This week we only have one animal on the mind: sharks. Discovery Channel’s Shark Week has answered many questions about the marine mammal, but it’s also raised a few basic queries.
For some fast answers, we turned to the amazing crowdsourcing tool Quora where we found marine biologist Jan Husar (@janhusar).
Below we’ve listed the question, along with our short answer based on Husar’s complete response, also shown below.
Do sharks sleep?
The short answer: Yes.
Husar: Shark do sleep, it seems all the creatures on the planet relax, sleep, even hibernate in same cases. For the shark species who have to swim to keep breathing the theory is that they sleep as couple of other such fish, they relax around half of the body and engage in some instinct mode. It was documented in some cases with the dolphins. However [for] the sharks who sleep on the bottom the questions really is when they sleep? They tend to just lay down for hours during day or night and seem to be more relaxing then sleeping with their eyes open. This is one of the many things we don’t know about sharks, and why we should find out.
Do sharks get diseases?
The short answer: Yes. They do have strong immune systems, but it’s only a myth that they can’t get cancer or other diseases.
Husar: They do, it is a general misconception that sharks can’t get diseases or cancer, there is no scientific proof for it. In fact there is hardly any scientific proof that they are more immune than other fishes, it’s more anecdotal than a real thing.
What are the best places to see Great White sharks in the wild?
The short answer:
- America: Guadalupe
- South Africa: Cape Town and Port Elisabeth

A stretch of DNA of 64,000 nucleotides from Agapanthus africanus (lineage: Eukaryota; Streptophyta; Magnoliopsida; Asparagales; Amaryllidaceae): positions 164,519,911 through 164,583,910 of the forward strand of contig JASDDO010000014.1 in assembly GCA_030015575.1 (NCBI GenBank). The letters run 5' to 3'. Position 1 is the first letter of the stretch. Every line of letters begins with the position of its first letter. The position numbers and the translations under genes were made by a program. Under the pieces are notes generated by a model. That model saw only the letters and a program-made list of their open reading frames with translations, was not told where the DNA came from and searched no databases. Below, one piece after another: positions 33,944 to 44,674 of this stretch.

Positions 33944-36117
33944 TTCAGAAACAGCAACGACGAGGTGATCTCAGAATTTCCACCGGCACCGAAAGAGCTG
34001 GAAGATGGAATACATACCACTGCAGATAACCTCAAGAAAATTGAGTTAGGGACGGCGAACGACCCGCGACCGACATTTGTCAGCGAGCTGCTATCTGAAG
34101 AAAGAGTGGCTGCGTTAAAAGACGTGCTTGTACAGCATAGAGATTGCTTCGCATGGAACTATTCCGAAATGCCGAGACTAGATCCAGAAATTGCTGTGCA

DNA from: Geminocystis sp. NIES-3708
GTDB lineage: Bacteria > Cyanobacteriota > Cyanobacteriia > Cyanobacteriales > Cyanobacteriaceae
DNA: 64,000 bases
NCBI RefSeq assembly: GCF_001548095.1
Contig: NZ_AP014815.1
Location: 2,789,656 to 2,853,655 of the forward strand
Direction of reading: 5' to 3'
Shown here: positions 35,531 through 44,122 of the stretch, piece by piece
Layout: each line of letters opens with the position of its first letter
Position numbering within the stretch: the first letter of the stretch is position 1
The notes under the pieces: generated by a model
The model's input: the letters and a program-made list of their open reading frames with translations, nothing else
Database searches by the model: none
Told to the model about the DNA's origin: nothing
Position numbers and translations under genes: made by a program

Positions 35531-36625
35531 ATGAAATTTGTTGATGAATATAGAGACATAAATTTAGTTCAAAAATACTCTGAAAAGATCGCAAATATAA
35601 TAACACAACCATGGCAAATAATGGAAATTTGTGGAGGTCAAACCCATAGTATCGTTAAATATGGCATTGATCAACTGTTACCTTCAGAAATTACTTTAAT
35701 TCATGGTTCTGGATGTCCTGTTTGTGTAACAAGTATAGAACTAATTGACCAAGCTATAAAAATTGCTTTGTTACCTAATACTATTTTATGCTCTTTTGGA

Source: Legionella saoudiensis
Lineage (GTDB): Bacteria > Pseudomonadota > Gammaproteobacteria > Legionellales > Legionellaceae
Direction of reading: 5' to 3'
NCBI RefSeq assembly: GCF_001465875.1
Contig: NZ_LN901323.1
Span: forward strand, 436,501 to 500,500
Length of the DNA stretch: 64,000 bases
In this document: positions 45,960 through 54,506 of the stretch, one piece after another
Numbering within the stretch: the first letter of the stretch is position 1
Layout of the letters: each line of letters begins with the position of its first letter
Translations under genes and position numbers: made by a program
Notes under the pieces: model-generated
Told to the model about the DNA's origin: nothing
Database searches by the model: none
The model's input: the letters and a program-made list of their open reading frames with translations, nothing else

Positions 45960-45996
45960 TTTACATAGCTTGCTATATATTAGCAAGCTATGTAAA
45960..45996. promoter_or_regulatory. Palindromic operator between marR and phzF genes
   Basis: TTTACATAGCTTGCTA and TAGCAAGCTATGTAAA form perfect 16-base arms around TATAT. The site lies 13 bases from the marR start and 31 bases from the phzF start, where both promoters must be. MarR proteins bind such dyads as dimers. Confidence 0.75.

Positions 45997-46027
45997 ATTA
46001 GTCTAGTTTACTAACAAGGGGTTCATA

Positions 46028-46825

- Australia: south-east coast
Husar: Depends on where are you in the world, in America it will be the Guadalupe, in South Africa the Cape Town and Port Elisabeth, in Australia the south-east coast. There is not only one special place to see great whites since they tend to circumnavigate the globe and you might find them on places where people think that white sharks do not live, for example the Mediterranean.
Are sharks capable of living in fresh water?
Short answer: There are at least a handful of species that live in fresh water. One shark, the Bull Shark, can live in both salt and fresh water. But most sharks are built to live in salt water.
Husar: There are 5 known species in the genus Glyphis as true fresh water sharks and we know little about them.
One species can both live in fresh and salt water. It is Bullshark, also known as Zambezi Shark in Africa (Since living in the vicinity of Zambezi River). If you release a bullshark he could survive for quite some time, but other species cannot solute the concentration of salt in their system.
What has prevented other species of sharks to enter fresh water is simple, their blood is salty as seawater in their blood (with urea). Other elasmobranch species who enter fresh water are stingrays and sawfishes. Salt water sharks will not survive in fresh water.
What attracts sharks to blood?
Short answer: The smell. That’s why sharks are attracted to fish blood, which has a different smell than mammal blood.
Husar: It’s sort of a smell sense, they are, however, attracted more to the fish blood than mammal blood, which in fact smells totally differently. You may check this out on the last year’s shark week special, where in fact they tested it. There might be a slight change in this theory when the shark is used to eat marine mammals (like seals) however this is just a speculation.
What time of day do most sharks feed?
Short answer: Most sharks hunt at night. But it depends on the kind of shark and its location.
Husar: Depends of the vitality of the ecosystem in their habitat, the species, the part of the world they are in. But most sharks do hunt at night, especially when we are talking about attacking predators. You have to look on how sharks attack to find the correct answer, which is they attack in a way that they prevent most of the harm to them done by the attack. So it would be night, when other creatures sleep. But they will feed anytime they could but not hunt. That’s why if you want to attract sharks on bait is easy, they follow their instincts for cheap meal, e.g. hurt fish, dying fish.
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